Monday, June 9, 2014

Very little is needed to make a happy life; it is all within yourself

For success, like happiness, cannot be pursued; it must ensue, and it only does so as the unintended side-effect of one's personal dedication to a cause greater than oneself or as the by-product of one's surrender to a person other than oneself. - Viktor Frankl (1905-1997) - Man's Search for Meaning (1946)

Gospel Text: (MT 5:1-12)
When Jesus saw the crowds, he went up the mountain,
and after he had sat down, his disciples came to him.
He began to teach them, saying:

“Blessed are the poor in spirit,
for theirs is the Kingdom of heaven.
Blessed are they who mourn,
for they will be comforted.
Blessed are the meek,
for they will inherit the land.
Blessed are they who hunger and thirst for righteousness,
for they will be satisfied.
Blessed are the merciful,
for they will be shown mercy.
Blessed are the clean of heart,
for they will see God.
Blessed are the peacemakers,
for they will be called children of God.
Blessed are they who are persecuted for the sake of righteousness,
for theirs is the Kingdom of heaven.
Blessed are you when they insult you and persecute you
and utter every kind of evil against you falsely because of me.
Rejoice and be glad,
for your reward will be great in heaven.
Thus they persecuted the prophets who were before you.”

“Happiness is that which all [men] seek.” So says the great philosopher Aristotle. Aristotle also observes that everything people do twenty-four hours a day, seven days a week, is what they believe will bring them happiness in one form or another. But the problem is that what people think will bring them happiness does not in fact always bring them true and lasting happiness. Think of the drunkard who believes that happiness is found in the beer bottle. One bottle too much and he is driving home, runs a red light, hits a car and wakes up the following morning in a hospital with plaster and stitches all over his body. Then it begins to dawn on him that the happiness promised by alcohol may be too short-lived. Or take the man who frequents the casino to deal excitement. By the end of the month he finds that his account is in the red and that he can no longer pay his house rent. Creditors go after him until he loses his house and his car. Then it dawns on him that the happiness promised by the casino is fake. So Aristotle says that the ethical person is the person who knows and does what can truly bring them not just excitement or pleasure but true and lasting happiness.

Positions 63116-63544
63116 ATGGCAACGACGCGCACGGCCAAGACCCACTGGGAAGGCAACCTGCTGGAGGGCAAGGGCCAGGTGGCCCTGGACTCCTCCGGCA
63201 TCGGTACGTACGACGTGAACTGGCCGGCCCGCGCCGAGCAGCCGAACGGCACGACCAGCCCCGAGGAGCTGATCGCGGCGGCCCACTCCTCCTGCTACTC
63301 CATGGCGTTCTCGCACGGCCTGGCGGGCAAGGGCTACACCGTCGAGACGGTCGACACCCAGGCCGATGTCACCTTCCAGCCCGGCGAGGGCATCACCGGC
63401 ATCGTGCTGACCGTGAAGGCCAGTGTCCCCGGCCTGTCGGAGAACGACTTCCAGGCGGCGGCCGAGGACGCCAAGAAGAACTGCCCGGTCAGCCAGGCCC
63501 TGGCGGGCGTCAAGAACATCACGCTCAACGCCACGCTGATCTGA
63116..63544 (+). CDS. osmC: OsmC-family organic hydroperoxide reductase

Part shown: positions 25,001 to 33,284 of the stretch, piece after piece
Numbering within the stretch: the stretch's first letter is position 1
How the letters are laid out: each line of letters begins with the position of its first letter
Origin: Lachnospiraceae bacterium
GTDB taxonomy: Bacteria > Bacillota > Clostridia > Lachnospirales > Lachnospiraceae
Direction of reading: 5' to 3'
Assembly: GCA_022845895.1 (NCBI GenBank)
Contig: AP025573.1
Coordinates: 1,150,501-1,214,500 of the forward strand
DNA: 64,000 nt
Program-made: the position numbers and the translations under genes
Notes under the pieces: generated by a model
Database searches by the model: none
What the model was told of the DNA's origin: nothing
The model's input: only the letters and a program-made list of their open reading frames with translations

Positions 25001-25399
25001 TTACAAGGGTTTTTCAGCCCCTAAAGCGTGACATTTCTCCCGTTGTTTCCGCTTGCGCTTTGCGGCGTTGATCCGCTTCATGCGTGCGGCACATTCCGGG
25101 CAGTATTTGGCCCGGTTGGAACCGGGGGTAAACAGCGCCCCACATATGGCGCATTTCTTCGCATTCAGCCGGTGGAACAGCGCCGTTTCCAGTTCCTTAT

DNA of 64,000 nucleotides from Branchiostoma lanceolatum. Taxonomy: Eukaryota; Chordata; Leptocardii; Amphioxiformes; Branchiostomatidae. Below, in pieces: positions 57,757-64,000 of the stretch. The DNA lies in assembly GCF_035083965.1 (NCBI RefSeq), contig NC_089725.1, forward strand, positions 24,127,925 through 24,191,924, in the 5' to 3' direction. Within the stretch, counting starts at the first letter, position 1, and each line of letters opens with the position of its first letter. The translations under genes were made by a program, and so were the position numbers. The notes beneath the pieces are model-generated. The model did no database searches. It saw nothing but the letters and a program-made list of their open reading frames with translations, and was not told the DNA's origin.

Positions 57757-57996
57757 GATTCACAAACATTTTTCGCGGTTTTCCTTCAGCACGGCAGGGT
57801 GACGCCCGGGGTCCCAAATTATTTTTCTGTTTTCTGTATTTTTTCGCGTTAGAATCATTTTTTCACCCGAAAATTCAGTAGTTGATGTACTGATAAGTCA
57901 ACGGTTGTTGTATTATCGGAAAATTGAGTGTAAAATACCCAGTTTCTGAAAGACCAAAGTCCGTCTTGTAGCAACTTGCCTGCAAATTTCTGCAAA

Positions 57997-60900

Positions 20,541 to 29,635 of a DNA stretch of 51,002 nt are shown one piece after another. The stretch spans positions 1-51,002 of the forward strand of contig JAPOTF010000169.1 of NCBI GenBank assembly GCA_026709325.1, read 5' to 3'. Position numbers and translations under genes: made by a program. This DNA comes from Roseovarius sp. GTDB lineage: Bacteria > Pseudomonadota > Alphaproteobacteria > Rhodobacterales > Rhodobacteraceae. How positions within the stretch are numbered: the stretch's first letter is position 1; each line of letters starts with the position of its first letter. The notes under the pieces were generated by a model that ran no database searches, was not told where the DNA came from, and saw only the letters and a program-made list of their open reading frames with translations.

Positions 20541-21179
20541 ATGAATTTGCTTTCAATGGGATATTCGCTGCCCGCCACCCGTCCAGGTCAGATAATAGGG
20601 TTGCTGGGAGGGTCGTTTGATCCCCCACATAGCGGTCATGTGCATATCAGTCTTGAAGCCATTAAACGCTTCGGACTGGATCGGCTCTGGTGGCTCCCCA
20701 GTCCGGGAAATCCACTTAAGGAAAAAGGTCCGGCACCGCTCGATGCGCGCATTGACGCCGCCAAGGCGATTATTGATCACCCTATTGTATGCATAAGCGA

Another word for true and lasting happiness is “blessedness” or “beatitude.” In today’s gospel, Jesus in the Sermon on the Mount shows that he really wants his followers to have true and lasting happiness, the happiness that the world and everything in it cannot give. This state of blessedness is what Jesus calls being in the “kingdom of God/heaven”. The eight beatitudes we have in today’s gospel constitute a road map for anyone who seeks to attain this happiness of the kingdom.

Why does Jesus deem it necessary to establish these guideposts to the kingdom right from the very first teaching that he gives to the disciples? It is because of the importance of this teaching. Everybody seeks happiness. But often we look for it in the wrong places. Ask people around you what makes people happy and compare the answers you get with the answers Jesus gives. The world has its own idea of happiness. If a committee were set up to draw up the beatitudes, we would most probably end up with a list very different from that which Jesus gives us today.

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